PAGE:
There is much talk about this book setting up straw men to be knocked down, and although the book does do that on a few occasions, it is by no means what the ultimate premise is based on. In fact, although there were some sketchy arguments and hastily covered bases, and although there were explanations missing and topics omitted, I still felt, on the whole, that it was one of the more successful books I've read from either camp.

The tone (while every once in a while devolving into brief moments of snideness and cockiness) is generally quite intelligent and emotionally removed. There is little here that is bullying or smug, and for that I was grateful. It leant the text, with its vast array of debates and discussions, a snappy and no-nonsense delivery that helped elucidate the more hazily understood, philosophical explanations.
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6 of 7 people found the following review helpful By Doug Erlandson TOP 500 REVIEWER on January 24, 2013
Format: Kindle Edition Verified Purchase
I purchased this book assuming that its intended audience was not the professional philosopher or apologist but the average believer in the pew who wanted an easy-to-read overview of the arguments for Christian theism. I was right in this assumption. This is clearly not a book designed to appeal to the person who has spent a lifetime studying the various formulations of the ontological argument or the eschatological objection to greater-good theodicies. But not all books, particularly those that are designed to be comprehensible to a general audience, need focus on the esoterica that one might find in an article in a philosophical journal. All of which is to say that there is a place for a book like Geisler and Turek's, "I Don't Have Enough Faith to Be an Atheist."

However, having said this, I also wish to point out that it is crucial, even when making a popular presentation, as are Geisler and Turek, to be fair to one's opponents by presenting their arguments fairly and in the best light possible. Sad to say, Geisler and Turek have not done this, at least not consistently. As a result, many "atheistic" positions are caricatured or misrepresented. At other times, unpersuasive and shallow arguments against atheism are given. Occasionally the motives of atheists in holding a position are impugned. All of these devices are unfair, and could be avoided in a book designed to make a case for Christian theism that is accessible to a general audience.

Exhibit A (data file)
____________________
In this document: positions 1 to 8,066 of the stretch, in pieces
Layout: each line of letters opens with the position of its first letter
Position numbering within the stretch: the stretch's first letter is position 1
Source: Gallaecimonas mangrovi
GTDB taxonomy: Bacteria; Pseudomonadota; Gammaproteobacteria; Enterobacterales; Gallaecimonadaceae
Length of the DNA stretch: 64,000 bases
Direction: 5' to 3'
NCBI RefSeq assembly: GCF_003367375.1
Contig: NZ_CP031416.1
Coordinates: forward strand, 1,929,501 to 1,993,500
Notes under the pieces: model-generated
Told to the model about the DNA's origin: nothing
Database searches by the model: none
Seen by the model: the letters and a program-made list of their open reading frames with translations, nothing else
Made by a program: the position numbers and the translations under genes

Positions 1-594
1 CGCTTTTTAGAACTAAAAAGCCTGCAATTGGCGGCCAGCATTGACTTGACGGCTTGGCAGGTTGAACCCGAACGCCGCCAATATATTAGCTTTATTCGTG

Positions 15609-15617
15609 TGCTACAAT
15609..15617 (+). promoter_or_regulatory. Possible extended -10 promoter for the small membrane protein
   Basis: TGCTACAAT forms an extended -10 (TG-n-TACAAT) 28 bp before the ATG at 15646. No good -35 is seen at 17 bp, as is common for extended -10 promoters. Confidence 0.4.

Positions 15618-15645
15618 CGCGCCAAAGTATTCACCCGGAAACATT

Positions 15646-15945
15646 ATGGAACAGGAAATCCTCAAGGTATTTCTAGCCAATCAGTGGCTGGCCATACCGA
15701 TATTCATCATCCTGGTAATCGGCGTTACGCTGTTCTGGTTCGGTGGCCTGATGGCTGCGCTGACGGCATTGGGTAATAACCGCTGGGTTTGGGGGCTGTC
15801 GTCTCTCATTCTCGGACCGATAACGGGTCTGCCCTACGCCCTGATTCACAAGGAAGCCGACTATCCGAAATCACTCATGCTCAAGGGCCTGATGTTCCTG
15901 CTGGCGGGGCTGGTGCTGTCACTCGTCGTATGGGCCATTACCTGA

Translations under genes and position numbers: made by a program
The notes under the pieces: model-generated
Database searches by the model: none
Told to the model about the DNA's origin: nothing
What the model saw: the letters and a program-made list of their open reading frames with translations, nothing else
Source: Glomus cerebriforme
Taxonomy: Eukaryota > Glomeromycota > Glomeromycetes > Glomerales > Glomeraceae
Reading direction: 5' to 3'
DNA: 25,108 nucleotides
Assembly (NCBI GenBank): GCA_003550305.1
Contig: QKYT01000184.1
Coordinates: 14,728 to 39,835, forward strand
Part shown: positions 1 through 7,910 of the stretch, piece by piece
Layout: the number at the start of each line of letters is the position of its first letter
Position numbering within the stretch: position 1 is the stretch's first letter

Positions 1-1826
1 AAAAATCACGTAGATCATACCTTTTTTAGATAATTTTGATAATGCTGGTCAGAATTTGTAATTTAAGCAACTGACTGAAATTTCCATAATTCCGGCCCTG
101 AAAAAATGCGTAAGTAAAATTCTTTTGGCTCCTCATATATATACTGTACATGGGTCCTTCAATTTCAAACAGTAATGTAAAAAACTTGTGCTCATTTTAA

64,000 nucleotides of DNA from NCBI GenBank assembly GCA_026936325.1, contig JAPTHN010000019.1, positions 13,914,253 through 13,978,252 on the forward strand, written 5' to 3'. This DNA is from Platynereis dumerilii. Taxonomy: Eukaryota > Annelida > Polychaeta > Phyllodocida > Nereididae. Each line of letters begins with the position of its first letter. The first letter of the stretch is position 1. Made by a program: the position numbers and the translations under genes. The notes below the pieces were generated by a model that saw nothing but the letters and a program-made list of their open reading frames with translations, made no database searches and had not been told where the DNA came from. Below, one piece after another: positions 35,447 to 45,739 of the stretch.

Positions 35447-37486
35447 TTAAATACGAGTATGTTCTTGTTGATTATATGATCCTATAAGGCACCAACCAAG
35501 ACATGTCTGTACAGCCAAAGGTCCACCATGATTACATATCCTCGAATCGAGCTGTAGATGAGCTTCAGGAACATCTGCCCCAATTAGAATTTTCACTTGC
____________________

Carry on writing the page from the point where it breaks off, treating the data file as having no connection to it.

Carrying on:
What bothers me most in this genre of book (for Geisler and Turek are not alone in this sort of "straw man apologetics") is that Christians who read these books will assume that a persuasive case for Christianity and against atheism can be made with these sorts of arguments.
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60 of 83 people found the following review helpful By KA Parry on December 25, 2005
Format: Paperback
On the back cover of this book, there is a quote from Josh McDowell that says something along the lines that if an atheist is still an atheist after reading this book, then he/she is living in denial. I'm afraid that I'm still an atheist, and as far as I know I don't think I'm living in denial. I'm simply not convinced by some of the arguments that Geisler & Turek have put forward here.

I enjoy reading and keeping up to date with apologetics, and I especially liked this book because the presentation was slick, the content easy to read, and the topics were placed in logical order to form a cumulative argument for Christianity.

But it all fell apart for me when I read the two chapters on evolution. I found these two chapters wrought with mistakes and misunderstandings of what evolution actually is. Not only do Geisler & Turek make the same mistake as Lee Strobel, in his book, Case for a Creator, by falsely linking atheism with evolution, but they also make false statements about evolution and abiogenesis (e.g., that man evolved from apes, and that the first life suddenly arose as a fully developed cell).

I admit I'm not an expert on evolution, but I do know something about the topic (I studied Zoology up until my second year of university, and I majored in Botany). I could easily pick out the mistakes in Geisler & Turek's chapters on evolution because I've had some previous exposure in this field. Now this is what worried me: if Geisler & Turek made fundamental mistakes in their chapters on evolution - a topic that I've formally studied in the past - what other mistakes did they make with other topics in the book, topics that I know very little about? I was left wondering, for the rest of the book, if all of Geisler & Turek's claims and premises in other chapters could be trusted.